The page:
Something Only People With Depression Will Understand

I saw something on "BuzzFeed Life" with this same title and I was immediately intrigued.  

I clicked on the link and what I found rang true with me in so many ways.  There were several charts and graphs created by Anna Borges that demonstrated some things that only people with depression would understand.  I recreated these charts to match my blog colors, but the credit for the idea goes to her.

One of the big problems with understanding depression is understanding that it's not something that is there one day when you get a bad grade on a test or spill ketchup on your new white shirt, but that it's an illness that is felt day in and day out.  There can be good days and bad days, but it reaches far deeper than being a little upset or bummed about something.

This is something I NEVER would have understood if I hadn't been through depression myself, but I understand it very well now.  I remember days of having dishes waiting to be done or dinner waiting to be made, but I would sit on the couch or lay in bed on the verge of tears as I tried to gather the strength and energy to do it.  It's not that I wasn't capable or that I was just too lazy, it's that I felt so overwhelmed and unmotivated and upset that it seemed my only option was to cry rather than do the dishes or make dinner.  Once I could finally get up and get started, it really would only take a short amount of time, but I had to fight with myself every day to do every single little thing that needed to be done.  It's not something that I can fully explain, even now, because it doesn't make sense in any way, but it's real in every way.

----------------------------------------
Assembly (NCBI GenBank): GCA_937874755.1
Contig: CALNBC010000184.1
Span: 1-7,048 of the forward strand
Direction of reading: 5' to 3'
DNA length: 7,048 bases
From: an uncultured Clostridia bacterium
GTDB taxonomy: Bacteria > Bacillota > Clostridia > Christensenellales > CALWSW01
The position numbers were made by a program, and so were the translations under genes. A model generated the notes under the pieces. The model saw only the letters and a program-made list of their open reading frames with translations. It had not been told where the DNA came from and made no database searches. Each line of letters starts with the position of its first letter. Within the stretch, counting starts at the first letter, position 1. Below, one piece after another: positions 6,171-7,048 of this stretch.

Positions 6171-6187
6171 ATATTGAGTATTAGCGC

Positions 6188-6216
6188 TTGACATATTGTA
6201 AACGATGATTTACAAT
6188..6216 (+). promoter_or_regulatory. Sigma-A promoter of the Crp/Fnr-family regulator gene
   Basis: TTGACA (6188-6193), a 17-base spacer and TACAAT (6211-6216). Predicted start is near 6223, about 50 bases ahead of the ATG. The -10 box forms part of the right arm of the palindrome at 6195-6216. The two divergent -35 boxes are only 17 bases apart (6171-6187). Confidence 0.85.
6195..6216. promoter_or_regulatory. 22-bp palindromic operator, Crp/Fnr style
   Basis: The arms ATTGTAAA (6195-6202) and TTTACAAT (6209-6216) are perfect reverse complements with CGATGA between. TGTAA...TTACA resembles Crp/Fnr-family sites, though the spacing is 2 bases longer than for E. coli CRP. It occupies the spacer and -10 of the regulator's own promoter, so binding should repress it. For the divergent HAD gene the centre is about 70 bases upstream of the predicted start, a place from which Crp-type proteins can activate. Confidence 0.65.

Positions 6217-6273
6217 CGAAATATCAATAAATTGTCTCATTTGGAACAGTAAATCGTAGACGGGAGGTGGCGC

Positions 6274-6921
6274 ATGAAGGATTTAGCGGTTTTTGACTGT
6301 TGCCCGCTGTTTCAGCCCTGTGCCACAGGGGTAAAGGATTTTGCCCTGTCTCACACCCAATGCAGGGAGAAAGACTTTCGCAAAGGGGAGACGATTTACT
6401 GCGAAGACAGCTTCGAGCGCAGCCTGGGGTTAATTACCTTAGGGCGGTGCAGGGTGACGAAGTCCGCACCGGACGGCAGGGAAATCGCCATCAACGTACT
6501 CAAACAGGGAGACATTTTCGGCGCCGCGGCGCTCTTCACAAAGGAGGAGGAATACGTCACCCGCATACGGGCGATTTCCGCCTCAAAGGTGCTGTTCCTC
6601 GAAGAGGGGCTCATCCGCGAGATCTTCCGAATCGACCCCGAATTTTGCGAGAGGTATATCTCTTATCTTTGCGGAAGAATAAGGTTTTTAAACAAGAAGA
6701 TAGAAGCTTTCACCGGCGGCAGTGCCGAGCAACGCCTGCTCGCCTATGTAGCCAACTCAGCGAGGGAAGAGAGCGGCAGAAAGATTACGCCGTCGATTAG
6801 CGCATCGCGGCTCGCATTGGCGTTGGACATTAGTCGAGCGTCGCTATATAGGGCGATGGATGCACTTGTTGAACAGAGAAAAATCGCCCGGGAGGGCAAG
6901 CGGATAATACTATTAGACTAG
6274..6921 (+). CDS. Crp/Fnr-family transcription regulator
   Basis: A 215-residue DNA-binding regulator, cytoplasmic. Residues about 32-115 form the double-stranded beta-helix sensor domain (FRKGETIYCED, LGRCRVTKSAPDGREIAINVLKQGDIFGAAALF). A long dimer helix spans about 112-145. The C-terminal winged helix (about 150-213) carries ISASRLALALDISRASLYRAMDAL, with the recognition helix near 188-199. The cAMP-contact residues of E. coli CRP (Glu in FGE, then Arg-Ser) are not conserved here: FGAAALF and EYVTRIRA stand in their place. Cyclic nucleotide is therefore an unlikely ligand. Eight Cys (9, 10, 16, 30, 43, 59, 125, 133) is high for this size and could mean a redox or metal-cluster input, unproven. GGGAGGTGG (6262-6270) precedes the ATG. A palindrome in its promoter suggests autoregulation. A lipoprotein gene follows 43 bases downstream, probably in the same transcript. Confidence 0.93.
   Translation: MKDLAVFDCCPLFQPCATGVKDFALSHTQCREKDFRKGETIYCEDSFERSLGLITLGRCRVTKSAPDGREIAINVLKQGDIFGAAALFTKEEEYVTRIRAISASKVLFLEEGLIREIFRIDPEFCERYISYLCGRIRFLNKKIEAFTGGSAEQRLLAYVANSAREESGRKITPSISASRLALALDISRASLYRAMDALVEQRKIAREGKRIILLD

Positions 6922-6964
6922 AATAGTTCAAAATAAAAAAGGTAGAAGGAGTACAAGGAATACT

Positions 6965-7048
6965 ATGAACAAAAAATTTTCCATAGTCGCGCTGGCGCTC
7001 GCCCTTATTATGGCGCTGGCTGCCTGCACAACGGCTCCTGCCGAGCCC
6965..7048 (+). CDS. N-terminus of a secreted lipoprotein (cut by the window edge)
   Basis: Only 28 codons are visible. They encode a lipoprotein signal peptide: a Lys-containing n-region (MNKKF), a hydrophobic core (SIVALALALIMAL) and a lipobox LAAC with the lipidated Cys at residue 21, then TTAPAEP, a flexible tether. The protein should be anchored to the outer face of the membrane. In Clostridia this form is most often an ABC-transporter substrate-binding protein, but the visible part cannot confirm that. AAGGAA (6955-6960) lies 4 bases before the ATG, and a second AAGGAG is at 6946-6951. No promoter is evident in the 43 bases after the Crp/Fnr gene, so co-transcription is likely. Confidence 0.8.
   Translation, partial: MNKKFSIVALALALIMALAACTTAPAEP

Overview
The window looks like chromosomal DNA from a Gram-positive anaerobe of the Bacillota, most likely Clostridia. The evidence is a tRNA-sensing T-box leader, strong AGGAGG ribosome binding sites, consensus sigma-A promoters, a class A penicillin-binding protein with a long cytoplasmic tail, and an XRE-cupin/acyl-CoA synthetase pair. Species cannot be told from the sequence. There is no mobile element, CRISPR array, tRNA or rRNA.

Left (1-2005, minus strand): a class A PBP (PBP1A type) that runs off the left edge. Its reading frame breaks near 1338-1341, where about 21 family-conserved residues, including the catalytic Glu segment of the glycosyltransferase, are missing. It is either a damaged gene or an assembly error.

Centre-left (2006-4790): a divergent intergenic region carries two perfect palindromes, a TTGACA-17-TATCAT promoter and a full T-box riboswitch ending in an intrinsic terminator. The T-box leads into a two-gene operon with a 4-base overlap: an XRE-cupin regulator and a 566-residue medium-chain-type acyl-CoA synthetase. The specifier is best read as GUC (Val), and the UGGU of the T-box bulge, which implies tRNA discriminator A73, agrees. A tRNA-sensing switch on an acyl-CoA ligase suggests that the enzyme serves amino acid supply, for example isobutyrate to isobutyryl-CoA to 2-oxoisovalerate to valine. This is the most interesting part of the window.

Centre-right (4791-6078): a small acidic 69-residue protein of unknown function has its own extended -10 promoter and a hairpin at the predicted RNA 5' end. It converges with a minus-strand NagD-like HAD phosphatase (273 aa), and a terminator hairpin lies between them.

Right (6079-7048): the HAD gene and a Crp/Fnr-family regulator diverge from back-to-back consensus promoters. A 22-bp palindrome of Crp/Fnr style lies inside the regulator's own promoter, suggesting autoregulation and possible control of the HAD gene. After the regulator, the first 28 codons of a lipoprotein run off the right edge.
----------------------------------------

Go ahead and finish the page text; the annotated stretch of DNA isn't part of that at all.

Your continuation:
This is amazingly accurate!  Depression causes sadness, but it doesn't stop there.  The sadness turns to hopelessness, leads to isolation, anxiety, and guilt, and removes the feeling of happiness and enjoyment, which makes you feel like you are the only one moving painfully slow while the rest of the world is moving at its normal fast pace.

Unfortunately, this has been me on too many days, especially recently as we're coming in to winter.  It's hard to completely enjoy a good day when you know that a bad day will most likely follow.  I have struggled with this far too many times and have slowly been learning to enjoy the good moments and allow the bad moments to come when they do without wasting my whole life worrying that another bad day is coming.

I know that you probably don't feel strong, because I don't either.  I am completely surprised and taken back every time that my husband says he looks to me as an example with how I have handled depression.  All I see is the crying, the fighting with myself to find motivation, the occasional anger, the pleading with God to take it all away.  I don't know if I'll ever understand what my husband sees in me, but I guess somewhere in the falling on my knees in prayer to God, the picking myself up again and again and again, the humility in asking for help when I can't do it on my own, or the desire to not let depression define me, somewhere in there is strength, and it's definitely more than I will ever see in myself.  Trust that you are strong and that you have the ability to help others through your struggles.

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